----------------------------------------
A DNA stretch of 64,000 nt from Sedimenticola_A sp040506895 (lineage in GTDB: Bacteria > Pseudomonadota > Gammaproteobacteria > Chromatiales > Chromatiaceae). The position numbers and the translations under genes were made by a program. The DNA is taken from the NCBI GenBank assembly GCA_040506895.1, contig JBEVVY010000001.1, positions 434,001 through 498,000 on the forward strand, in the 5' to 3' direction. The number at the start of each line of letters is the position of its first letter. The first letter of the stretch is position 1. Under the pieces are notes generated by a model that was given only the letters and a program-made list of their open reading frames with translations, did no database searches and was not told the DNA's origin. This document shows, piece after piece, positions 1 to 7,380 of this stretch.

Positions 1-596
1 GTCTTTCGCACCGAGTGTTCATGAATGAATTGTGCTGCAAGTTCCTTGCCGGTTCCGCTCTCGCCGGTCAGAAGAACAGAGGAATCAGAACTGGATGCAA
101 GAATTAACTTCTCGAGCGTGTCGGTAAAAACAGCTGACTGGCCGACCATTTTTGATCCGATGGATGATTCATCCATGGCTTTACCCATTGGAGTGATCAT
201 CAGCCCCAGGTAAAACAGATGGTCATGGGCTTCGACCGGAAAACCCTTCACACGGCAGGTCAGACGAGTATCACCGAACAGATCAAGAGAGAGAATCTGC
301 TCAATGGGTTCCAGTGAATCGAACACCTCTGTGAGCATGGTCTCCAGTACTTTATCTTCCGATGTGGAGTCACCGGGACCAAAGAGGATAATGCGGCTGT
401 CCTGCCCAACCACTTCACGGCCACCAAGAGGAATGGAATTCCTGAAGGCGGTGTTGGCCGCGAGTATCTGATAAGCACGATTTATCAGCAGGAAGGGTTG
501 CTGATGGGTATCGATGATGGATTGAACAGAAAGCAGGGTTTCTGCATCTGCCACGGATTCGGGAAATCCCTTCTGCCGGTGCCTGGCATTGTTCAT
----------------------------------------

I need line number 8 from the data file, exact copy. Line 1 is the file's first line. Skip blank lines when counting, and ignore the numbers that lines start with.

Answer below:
501 CTGATGGGTATCGATGATGGATTGAACAGAAAGCAGGGTTTCTGCATCTGCCACGGATTCGGGAAATCCCTTCTGCCGGTGCCTGGCATTGTTCAT